Jean-Baptiste Rousseau (1671), Louis de Cahusac (1706), Nicolas Chamfort (1741), James Mill (1773), Alexander Herzen (1812), Aasmund Olavsson Vinje (1818), Nadar (1820), Levon Shant (1869), Erich Mühsam (1878), Gerhard Ritter (1888), Lowell Thomas (1892), Dudley Nichols (1895), Veniamin Kaverin (1902), Julien Torma (1902), Marcel-Marie Desmarais (1908), Willis Hall (1929), Douglas Hill (1935), Homero Aridjis (1940), Cleo Odzer (1950), Rob Epstein (1955), Cathy Jones (1955), Sebastian Spreng (1956), Graeme Base (1958), Jack Canfora (1969), Anders Thomas Jensen (1972), Joe Machine (1973), Hirotada Ototake (1976), Kendra Todd (1978), and Al Mukadam (1985).

Today we remember Isaac Asimo who passed away on this day in 1992 at the age of 72. The American author and professor of biochemistry is best known for his works of science fiction and for his popular science books. Asimov was one of the most prolific writers of all time, having written or edited more than 500 books and an estimated 90,000 letters and postcards. His works have been published in nine out of ten major categories of the Dewey Decimal Classification. Asimov is widely considered a master of hard science fiction and, along with Robert A. Heinlein and Arthur C. Clarke, he was considered one of the “Big Three” science fiction writers during his lifetime. Asimov’s most famous work is the Foundation Series; his other major series are the Galactic Empire series and the Robot series. The Galactic Empire novels are explicitly set in earlier history of the same fictional universe as the Foundation Series. Later, beginning with Foundation’s Edge, he linked this distant future to the Robot and Spacer stories, creating a unified “future history” for his stories much like those pioneered by Robert A. Heinlein and previously produced by Cordwainer Smith and Poul Anderson. He wrote hundreds of short stories, including the social science fiction “Nightfall”, which in 1964 was voted by the Science Fictions Writers of America the best short science fiction story of all time. Asimov wrote the Lucky Starr series of juvenile science-fiction novels using the pen name Paul French. The prolific Asimove also wrote mysteries and fantasy, as well as much nonfiction. Most of his popular science books explain scientific concepts in a historical way, going as far back as possible to a time when the science in question was at its simplest stage. He often provides nationalities, birth dates, and death dates for the scientists he mentions, as well as etymologies and pronunciation guides for technical terms. Asimov was a long-time member and Vice President of Mensa International, albeit reluctantly; he described some members of that organization as “brain-proud and aggressive about their Iqs”. He took more joy in being president of the American Humanist Association. The asteroid 5020 Asimov, a crater on the planet Mars, a Brooklyn, New York elementary school, and one Isaac Asimov literary award are named in his honor.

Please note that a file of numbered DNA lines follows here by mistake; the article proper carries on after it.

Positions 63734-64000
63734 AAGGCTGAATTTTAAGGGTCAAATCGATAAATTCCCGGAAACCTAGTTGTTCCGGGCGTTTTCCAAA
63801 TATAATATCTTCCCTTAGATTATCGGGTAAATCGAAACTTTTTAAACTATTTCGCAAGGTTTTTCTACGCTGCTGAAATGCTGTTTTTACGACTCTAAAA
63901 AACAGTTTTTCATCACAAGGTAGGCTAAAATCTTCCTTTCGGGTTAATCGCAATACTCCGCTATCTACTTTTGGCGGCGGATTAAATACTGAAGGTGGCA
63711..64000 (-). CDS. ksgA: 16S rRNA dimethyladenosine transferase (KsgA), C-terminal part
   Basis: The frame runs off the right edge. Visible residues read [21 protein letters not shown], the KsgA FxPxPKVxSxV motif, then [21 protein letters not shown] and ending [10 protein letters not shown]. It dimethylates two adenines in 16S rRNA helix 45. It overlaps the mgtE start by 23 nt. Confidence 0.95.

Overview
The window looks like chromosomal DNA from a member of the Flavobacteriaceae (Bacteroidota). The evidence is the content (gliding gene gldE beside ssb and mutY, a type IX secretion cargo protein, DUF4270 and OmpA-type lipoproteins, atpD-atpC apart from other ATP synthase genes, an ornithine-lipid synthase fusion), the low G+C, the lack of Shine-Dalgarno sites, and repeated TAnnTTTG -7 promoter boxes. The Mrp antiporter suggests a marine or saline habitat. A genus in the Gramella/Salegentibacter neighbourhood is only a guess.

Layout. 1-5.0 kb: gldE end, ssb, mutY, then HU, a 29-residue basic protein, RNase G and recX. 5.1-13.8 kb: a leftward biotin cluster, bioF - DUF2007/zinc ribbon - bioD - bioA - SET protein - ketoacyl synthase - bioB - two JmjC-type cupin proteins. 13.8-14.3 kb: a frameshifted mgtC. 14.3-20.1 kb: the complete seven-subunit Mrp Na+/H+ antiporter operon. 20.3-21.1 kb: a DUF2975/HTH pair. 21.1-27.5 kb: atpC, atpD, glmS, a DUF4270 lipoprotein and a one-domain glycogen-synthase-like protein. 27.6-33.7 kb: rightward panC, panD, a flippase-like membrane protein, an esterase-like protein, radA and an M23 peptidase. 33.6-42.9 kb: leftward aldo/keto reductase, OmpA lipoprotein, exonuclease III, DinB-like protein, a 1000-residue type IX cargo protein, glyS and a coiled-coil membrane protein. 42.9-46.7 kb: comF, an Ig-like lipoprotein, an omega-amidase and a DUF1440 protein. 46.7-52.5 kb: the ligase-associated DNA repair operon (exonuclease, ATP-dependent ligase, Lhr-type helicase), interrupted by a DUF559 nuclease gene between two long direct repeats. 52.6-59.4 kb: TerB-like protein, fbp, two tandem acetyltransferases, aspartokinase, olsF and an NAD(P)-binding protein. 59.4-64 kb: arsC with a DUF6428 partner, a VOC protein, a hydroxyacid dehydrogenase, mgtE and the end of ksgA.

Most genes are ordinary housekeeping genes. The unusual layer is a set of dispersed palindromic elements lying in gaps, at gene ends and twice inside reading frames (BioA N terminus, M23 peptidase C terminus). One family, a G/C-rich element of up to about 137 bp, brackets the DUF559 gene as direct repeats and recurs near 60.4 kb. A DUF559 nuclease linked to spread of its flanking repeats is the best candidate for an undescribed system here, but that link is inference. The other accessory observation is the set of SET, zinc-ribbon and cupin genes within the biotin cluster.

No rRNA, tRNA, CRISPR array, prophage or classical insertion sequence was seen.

The poet Petrarch first saw his idealized love, Laura, in the church of Saint Clare in Avignon on this day in 1327.

One of the largest earthquakes recorded in the history of England, Flanders, or Northern France, took place April 6, 1580.

The New York Slave Revolt of 1712 began near Broadway on April 6, 1712.

On April 6, 1808, John Jacob Astor incorporated the American Fur Company, that would eventually make him America’s first millionaire.

On this day in 1861, the first performance of Arthur Sullivan’s debut success, his suite of incidental music for The Tempest, which led to a career that included the famous Gilbert and Sullivan operas.

The Grand Army of the Republic, an American patriotic organization composed of Union veterans of the American Civil War, was founded on this day in 1866. It lasted until 1956.

Celluloid was patented April 6, 1869.

In Athens on April 6, 1896, the opening of the first modern Olympic Games was celebrated. This was 1500 years after the original games were banned by Roman Emperor Theodosius I.

Robert Peary and Matthew Henson reached the North Pole on this day in 1909.

Varney Airlines made its first commercial flight on April 6, 1926. Varney is the root company of United Airlines.

Gandhi raised a lump of mud and salt and declared, “With this, I am shaking the foundations of the British Empire.” on this day in 1930 which began the Salt Satyagraha.

The first Tony Awards were presented for theatrical achievement on April 6, 1947.

Leonard Bernstein caused controversy with his remarks from the podium during a New York Philharmonic concert featuring Glen Gould performing Brahms’ First Piano Concerto on April 6, 1962.

The first communications satellite to be placed in geosynchronous orbit was called Early Bird and it was launched on this day in 1965.

Four California Highway Patrol officers were killed in a shootout on April 6, 1970 in what became known as the Newhall Incident. The Newhall massacre or Newhall Incident was a shootout between two heavily armed criminals and officers of the California Highway Patrol (CHP) in the Newhall unincorporated area of Los Angeles County. In less than 5 minutes, four CHP officers were killed in what was at the time the deadliest day in the history of California law enforcement. The Newhall massacre resulted in a number of changes at the CHP, including procedural changes in arresting high risk suspects and standardization of firearms and firearms training used across the department.